Presentation Title

Data Privacy in the Age of Social Media Addiction

Format of Presentation

15-minute lecture to be presented the Saturday of the conference

Presenter Information

Alexi OrchardFollow

Location

IB 1010

Start Date

30-3-2019 11:45 AM

End Date

30-3-2019 12:00 PM

Abstract

In the 21st century, social media has rapidly become a part of everyday life. It is almost unavoidable for individuals to partake in to keep up with their personal and professional lives. People can be consumed by their devices and applications for many hours a day in an attempt to stay connected. This prompts the following questions: Does daily social media consumption share characteristics of symptoms of addiction? Is there a stage of addiction that inhibits individuals’ concern for online privacy and security? This research explores the overarching question, “Do individuals who exhibit signs of social media addiction prioritize their social utility over their personal data privacy?” It is an interdisciplinary project which employs a two-part quantitative survey to compare responses about addictive social media behaviours and attitudes towards personal data privacy. Derived from past research on Facebook addiction, part one of the study evaluates participants’ inclination to demonstrate symptoms of social media addiction. Part two allows participants to rate their knowledge and concern for the data they provide to companies by using their platforms. The results of this research will shed light on any significant correlations between the participants’ social media usage and their disposition towards data privacy.

Department

Interdisciplinary Studies

Faculty Advisor

Tracy Penny Light and Blair McDonald

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Mar 30th, 11:45 AM Mar 30th, 12:00 PM

Data Privacy in the Age of Social Media Addiction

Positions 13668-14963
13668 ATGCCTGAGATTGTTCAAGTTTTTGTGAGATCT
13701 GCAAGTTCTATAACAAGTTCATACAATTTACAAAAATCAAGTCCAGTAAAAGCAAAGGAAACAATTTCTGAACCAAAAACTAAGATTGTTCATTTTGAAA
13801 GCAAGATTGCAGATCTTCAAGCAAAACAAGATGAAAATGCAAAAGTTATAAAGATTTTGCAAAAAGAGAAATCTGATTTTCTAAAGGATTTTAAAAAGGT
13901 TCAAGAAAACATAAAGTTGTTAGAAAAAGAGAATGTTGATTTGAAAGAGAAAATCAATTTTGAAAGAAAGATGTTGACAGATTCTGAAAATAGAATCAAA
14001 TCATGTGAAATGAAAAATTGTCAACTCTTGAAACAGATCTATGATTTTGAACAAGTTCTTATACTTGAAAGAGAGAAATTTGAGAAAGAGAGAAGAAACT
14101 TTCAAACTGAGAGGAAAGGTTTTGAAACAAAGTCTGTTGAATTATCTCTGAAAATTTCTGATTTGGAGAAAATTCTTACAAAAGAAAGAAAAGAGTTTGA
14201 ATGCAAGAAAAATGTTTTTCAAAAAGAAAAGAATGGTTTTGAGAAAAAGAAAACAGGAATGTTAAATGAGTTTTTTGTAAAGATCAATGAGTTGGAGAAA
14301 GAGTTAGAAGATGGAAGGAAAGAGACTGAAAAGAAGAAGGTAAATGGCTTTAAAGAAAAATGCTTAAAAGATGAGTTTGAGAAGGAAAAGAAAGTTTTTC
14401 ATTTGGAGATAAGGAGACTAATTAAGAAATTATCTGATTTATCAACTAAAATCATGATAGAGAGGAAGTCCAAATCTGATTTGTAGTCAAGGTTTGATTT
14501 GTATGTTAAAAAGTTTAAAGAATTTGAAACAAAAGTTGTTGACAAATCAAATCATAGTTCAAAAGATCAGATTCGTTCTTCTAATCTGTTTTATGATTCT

IB 1010

In the 21st century, social media has rapidly become a part of everyday life. It is almost unavoidable for individuals to partake in to keep up with their personal and professional lives. People can be consumed by their devices and applications for many hours a day in an attempt to stay connected. This prompts the following questions: Does daily social media consumption share characteristics of symptoms of addiction? Is there a stage of addiction that inhibits individuals’ concern for online privacy and security? This research explores the overarching question, “Do individuals who exhibit signs of social media addiction prioritize their social utility over their personal data privacy?” It is an interdisciplinary project which employs a two-part quantitative survey to compare responses about addictive social media behaviours and attitudes towards personal data privacy. Derived from past research on Facebook addiction, part one of the study evaluates participants’ inclination to demonstrate symptoms of social media addiction. Part two allows participants to rate their knowledge and concern for the data they provide to companies by using their platforms. The results of this research will shed light on any significant correlations between the participants’ social media usage and their disposition towards data privacy.